From Kuala Lumpur, we took a plane bound to Johor Bahru via AirAsia with approximately 45-minutes ride ( They do offer seat sales same as that of Cebu Pacific. Costly but it is recommended as compared to a 4-5 hours bus ride or get lost in the interlinked train stations of KL Sental and JB Sentral lol. But if you’re already at KL, it is not advisable to go to Legoland, unless you’ll be heading to Singapore afterwards.

Juvenile Pleasures Part II – – – Young at heart we are to decide that we really have to go here despite the distance from Kuala Lumpur. The park being tailored for kids as the rides are not that life-threatening; well you just have to conquer the dragon and complete the Project X =) Opened on the 15th of September 2012, Legoland Malaysia is claimed to be the first in Asia and to be the first international park in Malaysia. But how did it all begin?!!! The LEGO Group is a privately held company based in Billund, Denmark.  The first Legoland was built next door to the Lego factory that was founded by Ole Kirk Kristiansen in 1949 but it was only in 1968 that Godtfred, Old Kirk’s son, decided to open a 14-acre Legoland Park to promote the toy business. It became an instant success and over the years, 5 other Legolands were built all over the world… and that’s the way how the cookie crumbles. haha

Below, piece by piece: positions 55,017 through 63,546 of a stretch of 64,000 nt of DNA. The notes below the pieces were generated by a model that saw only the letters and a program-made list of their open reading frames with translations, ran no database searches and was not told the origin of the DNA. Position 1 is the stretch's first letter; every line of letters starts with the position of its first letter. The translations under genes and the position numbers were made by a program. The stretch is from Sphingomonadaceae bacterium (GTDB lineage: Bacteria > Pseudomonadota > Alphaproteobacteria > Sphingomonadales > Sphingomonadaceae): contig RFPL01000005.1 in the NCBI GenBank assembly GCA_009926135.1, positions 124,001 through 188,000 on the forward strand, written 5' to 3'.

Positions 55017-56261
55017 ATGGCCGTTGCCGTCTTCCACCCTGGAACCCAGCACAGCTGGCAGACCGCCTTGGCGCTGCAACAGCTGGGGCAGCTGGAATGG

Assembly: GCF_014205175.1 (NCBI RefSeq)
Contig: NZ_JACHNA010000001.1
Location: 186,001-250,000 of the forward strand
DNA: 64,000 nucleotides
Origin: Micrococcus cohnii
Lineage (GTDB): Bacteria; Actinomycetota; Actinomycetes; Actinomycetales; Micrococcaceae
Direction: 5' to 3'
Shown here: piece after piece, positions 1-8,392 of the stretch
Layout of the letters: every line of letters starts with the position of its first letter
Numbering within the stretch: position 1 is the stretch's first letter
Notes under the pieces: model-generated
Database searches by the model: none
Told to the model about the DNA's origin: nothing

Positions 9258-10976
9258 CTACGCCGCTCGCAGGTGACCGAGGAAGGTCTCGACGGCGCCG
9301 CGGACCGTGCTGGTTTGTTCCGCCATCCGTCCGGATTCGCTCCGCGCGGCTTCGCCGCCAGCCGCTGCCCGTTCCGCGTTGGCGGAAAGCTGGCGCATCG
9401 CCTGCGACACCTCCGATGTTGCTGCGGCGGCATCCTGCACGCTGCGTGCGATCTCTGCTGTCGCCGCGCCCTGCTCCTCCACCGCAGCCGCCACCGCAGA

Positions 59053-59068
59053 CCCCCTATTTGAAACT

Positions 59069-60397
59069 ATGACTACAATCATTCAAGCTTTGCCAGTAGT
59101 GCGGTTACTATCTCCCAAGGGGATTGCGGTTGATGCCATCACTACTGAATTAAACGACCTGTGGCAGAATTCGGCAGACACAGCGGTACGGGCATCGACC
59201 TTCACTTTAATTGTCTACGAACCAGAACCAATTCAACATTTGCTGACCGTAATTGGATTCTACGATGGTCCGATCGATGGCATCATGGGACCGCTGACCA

I would say that the place is perfect for photo op and for photo enthusiasts. Just imagine a world made of Lego! Ano kayang itsura ng Spaghetti at Pizza?! hmmm…

Ticket prices?!
Better check this site for full details: What we did was we booked our tickets 3 months before the actual visit.  20% discount or RM28 savings once you book online with a minimum of 7 days in advance. This is recommended as it’ll be less hassle that you don’t have to queue up once you arrive there; you just have go directly to the turnstiles and scan the barcode found in your e-ticket. The discounted price if converted to peso will cost you around PhP1,500 – thrice the price for Enchanted Kingdom. lol But regardless, wondering the time spent building brick by boring brick is already remarkable.